The History Show Sunday 7 October 2018
The Sinking of the Leinster
The sinking of the RMS Leinster occurred on the 10th of October 1918. When the mailboat left Dun Laoghaire to make the short crossing to Holyhead, aboard were a mix of postal workers, passengers, crew and military personnel. Shortly after departing, she was struck by two torpedoes fired by a German U-Boat.
Over five hundred people lost their lives. To this day, it’s the greatest loss of life ever to occur in the Irish Sea – and it’s a tragedy compounded by the fact that World War 1 was to end just one month later.
Joining Myles in studio to talk about it is Michael Kennedy, Executive Editor of the Royal Irish Academy’s Documents on Irish Foreign Policy series.
And Maritime Historian Philip LeCane is the author of two books about the Leinster including the recently published Women and Children of the RMS Leinster: Restored to History.
Click here to view a PDF with some of the centenary events taking place to mark the centenary of the RMS Leinster's sinking.
New York's First Female Firefighter
In New York, women make up just half a per cent of the city's firefighters. It's a small figure, but not that long ago, women were not even allowed to apply for the job. In the early 1980s, one woman was determined to change all that, and join their ranks. Reporter Colm Flynn speaks to Brenda Berkman, the first woman ever to be hired by the New York City Fire Department.
Northern Ireland's '68
Fifty years ago, on the 5th of October 1968, a crucial event in the civil rights movement in Northern Ireland took place: a march in Derry to protest the allocation of houses, jobs and the limited franchise in local government elections. The banned parade led to clashes between police and protesters, and sparked widespread disorder and rioting. It was an event that many regard as the beginning of ‘The Troubles’.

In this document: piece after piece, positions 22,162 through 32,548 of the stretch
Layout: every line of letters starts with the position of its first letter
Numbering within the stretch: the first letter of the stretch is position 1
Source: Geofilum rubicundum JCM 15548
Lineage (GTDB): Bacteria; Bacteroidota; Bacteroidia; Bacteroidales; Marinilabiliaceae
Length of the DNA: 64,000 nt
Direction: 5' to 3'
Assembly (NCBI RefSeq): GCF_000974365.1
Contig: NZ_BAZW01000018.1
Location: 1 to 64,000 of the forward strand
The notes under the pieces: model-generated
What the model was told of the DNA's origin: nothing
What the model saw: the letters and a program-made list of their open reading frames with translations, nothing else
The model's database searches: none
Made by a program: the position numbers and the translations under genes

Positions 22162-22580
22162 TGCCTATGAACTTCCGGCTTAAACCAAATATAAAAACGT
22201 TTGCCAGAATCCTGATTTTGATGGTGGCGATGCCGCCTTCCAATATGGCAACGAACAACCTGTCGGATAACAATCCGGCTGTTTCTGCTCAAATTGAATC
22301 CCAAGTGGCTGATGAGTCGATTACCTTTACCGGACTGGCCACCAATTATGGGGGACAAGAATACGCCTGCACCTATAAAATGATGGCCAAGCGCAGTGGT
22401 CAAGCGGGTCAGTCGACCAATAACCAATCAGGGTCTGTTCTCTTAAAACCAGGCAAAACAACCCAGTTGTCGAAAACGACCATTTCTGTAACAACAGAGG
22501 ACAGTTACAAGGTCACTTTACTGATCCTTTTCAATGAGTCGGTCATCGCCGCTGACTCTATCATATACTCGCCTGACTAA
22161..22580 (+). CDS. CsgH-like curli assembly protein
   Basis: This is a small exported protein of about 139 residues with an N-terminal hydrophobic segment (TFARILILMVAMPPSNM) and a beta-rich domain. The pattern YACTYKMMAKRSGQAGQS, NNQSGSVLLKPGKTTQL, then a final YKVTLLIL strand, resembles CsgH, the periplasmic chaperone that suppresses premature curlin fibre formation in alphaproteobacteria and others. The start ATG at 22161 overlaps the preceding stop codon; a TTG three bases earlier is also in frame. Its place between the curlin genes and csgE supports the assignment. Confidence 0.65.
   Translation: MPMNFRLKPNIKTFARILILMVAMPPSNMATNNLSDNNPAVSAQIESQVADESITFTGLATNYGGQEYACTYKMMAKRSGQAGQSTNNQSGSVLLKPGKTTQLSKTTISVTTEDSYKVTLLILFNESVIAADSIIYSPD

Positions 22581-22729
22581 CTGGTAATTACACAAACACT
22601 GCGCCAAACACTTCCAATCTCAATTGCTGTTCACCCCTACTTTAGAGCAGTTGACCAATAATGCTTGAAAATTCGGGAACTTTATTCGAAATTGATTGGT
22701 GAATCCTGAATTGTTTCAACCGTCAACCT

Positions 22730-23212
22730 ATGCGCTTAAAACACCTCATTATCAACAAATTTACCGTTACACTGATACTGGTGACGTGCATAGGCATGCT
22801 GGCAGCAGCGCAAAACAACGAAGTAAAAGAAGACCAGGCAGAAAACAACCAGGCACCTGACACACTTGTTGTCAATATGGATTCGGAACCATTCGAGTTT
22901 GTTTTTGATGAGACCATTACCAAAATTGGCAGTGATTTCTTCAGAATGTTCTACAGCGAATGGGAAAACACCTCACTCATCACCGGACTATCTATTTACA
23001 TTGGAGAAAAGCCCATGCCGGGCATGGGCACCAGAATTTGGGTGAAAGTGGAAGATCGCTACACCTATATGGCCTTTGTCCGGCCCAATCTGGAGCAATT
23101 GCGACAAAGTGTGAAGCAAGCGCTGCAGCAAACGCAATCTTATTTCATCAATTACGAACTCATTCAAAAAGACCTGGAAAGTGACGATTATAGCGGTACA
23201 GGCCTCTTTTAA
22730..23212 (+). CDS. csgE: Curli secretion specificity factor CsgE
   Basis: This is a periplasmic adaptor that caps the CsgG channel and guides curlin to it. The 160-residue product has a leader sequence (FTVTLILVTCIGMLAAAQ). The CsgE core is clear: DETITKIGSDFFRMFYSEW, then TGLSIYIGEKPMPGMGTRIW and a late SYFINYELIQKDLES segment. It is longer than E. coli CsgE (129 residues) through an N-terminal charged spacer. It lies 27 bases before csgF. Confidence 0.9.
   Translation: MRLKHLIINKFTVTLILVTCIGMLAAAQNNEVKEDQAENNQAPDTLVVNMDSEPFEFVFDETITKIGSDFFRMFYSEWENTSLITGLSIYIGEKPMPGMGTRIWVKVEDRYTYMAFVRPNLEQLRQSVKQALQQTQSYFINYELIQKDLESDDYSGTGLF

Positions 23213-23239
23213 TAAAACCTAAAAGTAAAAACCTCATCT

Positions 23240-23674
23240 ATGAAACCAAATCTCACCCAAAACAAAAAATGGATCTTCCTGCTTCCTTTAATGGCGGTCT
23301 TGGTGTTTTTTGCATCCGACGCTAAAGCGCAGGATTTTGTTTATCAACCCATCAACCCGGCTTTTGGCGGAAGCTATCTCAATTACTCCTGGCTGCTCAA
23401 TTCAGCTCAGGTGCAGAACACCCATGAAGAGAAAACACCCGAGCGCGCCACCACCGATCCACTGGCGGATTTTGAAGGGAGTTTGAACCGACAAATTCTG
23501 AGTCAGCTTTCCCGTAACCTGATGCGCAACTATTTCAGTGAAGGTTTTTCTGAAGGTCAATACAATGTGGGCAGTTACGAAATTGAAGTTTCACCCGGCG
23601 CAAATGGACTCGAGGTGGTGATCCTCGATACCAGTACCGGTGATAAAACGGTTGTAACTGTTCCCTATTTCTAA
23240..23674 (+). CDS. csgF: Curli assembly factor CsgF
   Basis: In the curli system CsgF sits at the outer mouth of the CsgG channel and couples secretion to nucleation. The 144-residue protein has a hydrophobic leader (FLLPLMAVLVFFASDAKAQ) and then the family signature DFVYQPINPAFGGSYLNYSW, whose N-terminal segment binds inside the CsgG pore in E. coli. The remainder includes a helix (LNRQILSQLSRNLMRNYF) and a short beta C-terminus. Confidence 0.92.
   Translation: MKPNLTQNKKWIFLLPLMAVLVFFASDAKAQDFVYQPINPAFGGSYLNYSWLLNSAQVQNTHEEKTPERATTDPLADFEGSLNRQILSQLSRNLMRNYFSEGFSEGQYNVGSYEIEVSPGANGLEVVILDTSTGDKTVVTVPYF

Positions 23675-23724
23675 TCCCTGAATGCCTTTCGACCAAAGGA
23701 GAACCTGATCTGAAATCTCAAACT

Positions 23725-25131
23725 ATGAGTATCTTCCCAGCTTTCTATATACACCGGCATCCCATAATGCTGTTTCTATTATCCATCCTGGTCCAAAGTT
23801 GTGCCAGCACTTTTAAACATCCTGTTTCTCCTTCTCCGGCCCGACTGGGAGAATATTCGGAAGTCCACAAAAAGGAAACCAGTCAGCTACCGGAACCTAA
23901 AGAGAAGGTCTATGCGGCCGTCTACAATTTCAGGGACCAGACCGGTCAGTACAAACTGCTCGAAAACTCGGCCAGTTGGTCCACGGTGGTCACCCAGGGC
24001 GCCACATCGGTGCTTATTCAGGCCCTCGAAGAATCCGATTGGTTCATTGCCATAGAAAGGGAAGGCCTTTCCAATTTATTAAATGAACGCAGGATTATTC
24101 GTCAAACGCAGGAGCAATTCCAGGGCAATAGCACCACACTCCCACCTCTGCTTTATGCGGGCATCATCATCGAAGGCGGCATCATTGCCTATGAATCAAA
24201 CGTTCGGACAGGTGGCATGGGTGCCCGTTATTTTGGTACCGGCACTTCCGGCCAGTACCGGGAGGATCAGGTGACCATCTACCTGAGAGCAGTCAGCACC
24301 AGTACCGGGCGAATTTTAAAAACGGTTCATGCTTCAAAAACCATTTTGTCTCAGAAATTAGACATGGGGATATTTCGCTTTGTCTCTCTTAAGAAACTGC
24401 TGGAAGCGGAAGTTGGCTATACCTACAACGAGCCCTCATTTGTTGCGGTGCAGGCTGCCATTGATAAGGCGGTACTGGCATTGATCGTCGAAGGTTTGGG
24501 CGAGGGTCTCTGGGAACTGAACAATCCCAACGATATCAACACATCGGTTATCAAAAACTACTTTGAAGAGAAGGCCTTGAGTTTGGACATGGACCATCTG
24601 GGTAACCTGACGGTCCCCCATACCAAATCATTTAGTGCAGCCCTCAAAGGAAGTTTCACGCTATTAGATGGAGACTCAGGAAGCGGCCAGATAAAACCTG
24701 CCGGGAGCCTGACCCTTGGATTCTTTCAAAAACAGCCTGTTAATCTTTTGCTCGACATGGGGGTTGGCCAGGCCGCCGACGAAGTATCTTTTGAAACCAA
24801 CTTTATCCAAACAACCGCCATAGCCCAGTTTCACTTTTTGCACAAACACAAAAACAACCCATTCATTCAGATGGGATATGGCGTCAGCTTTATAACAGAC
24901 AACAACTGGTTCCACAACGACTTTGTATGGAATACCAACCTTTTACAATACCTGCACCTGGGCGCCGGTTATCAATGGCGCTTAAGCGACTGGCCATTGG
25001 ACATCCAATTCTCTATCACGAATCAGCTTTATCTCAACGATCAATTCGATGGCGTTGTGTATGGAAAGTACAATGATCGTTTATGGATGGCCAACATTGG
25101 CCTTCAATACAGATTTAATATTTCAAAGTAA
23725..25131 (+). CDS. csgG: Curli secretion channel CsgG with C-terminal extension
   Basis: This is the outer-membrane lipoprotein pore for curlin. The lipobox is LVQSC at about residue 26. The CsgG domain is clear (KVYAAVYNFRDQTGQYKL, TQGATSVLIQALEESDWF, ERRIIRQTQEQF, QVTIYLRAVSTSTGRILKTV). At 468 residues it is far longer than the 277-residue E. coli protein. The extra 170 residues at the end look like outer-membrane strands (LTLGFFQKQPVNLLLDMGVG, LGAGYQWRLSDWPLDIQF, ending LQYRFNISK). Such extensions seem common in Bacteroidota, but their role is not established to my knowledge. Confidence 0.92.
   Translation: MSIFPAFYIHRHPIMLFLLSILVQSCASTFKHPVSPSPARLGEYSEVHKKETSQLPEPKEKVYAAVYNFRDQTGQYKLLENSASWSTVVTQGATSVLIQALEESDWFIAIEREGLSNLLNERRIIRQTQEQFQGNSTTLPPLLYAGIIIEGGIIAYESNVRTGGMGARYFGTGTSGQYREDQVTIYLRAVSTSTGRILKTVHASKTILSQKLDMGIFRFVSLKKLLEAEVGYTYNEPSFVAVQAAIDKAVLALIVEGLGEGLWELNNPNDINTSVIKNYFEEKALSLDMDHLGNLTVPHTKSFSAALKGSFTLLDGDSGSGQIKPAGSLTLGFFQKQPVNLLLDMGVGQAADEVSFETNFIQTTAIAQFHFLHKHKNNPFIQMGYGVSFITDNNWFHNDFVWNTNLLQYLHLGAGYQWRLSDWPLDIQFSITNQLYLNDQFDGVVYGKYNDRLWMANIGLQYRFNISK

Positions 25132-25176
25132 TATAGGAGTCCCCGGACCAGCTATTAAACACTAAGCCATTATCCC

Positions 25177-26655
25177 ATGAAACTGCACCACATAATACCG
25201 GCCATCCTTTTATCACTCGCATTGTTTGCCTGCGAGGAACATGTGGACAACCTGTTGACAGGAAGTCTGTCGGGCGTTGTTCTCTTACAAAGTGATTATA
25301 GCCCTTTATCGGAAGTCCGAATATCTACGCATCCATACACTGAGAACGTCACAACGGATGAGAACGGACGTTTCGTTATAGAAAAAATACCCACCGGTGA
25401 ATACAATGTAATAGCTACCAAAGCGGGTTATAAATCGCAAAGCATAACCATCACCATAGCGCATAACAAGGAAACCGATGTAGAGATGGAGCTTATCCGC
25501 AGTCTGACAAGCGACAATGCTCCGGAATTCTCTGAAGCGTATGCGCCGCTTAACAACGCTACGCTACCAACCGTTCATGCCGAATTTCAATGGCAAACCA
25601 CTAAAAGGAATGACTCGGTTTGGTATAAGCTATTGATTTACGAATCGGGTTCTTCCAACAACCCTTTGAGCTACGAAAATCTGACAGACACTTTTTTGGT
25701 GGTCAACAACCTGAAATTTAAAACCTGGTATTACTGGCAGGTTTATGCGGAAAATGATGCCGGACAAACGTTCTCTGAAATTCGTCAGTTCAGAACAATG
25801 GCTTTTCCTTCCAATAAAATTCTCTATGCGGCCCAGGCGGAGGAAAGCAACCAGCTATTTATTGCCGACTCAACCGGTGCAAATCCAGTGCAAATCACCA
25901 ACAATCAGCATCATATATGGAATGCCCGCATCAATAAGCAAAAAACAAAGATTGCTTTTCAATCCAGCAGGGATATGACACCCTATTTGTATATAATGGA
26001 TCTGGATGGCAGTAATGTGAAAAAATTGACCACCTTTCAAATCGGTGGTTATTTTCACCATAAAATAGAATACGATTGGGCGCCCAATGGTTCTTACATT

To discuss that seminal event in the civil rights movement in Northern Ireland and the context of global revolt in 1968, Myles is joined by two guests.
Simon Prince is a Senior Lecturer in the School of Humanities in Canterbury Christ Church University and the author of the book Northern Ireland’s ’68: Civil Rights, Global Revolt and the Origins of The Troubles.
Journalist Tom McGurk was himself a participant in civil rights marches of the late 1960s.
Event - Simms 120 Conference
The Simms 120 Conference is a three day programme of events in remembrance of Herbert George Simms - the social architect who transformed the face of Dublin. As Dublin City’s Housing Architect from 1932 until his death in 1948, he was responsible for the construction of some seventeen thousand dwellings in Dublin – buildings which remain today as a testament to his vision of good working class housing.
This conference will celebrate his work with talks, walks, art and more. It takes place from Friday the 19th to Sunday the 21st October at the Wood Quay Venue in Dublin.
Click here for more information.
Event - Mná na hÉireann
To mark the centenary this year of Irish women winning the right to vote, a full-day event, exploring the changing lives and roles of Irish women in the early years of the 20th century will take place next Saturday from 11AM to 4PM at the Civic Theatre, Tallaght in Dublin.
Sinéad McCoole, author of Easter Widows, our own Liz Gillis, and Kate O’Malley of the Royal Irish Academy will be joined by RTÉ broadcaster Joe Duffy - author of Children of the Rising - for a series of lectures and discussions on how times have changed for women in Irish politics and society.
Click here for more details and to book tickets.
About The Show
Bringing the past to life! Discover how our world was shaped as Myles Dungan and guests explore events ranging from medieval times to the recent past.
We want to help explain ourselves to ourselves. We will search out fresh angles on familiar topics, seek out the unfamiliar and will not shy away from bizarre or controversial issues. Our ultimate goal is to make The History Show the primary port of call for those with an intense or even a modest interest in the subject. We want to entice the casual and the curious to join us in celebrating the past.
Our aim is to create informative, reflective, stimulating and above all, entertaining radio.
Join us on Sundays from 6.05pm for The History Show with Myles Dungan on RTÉ Radio 1.
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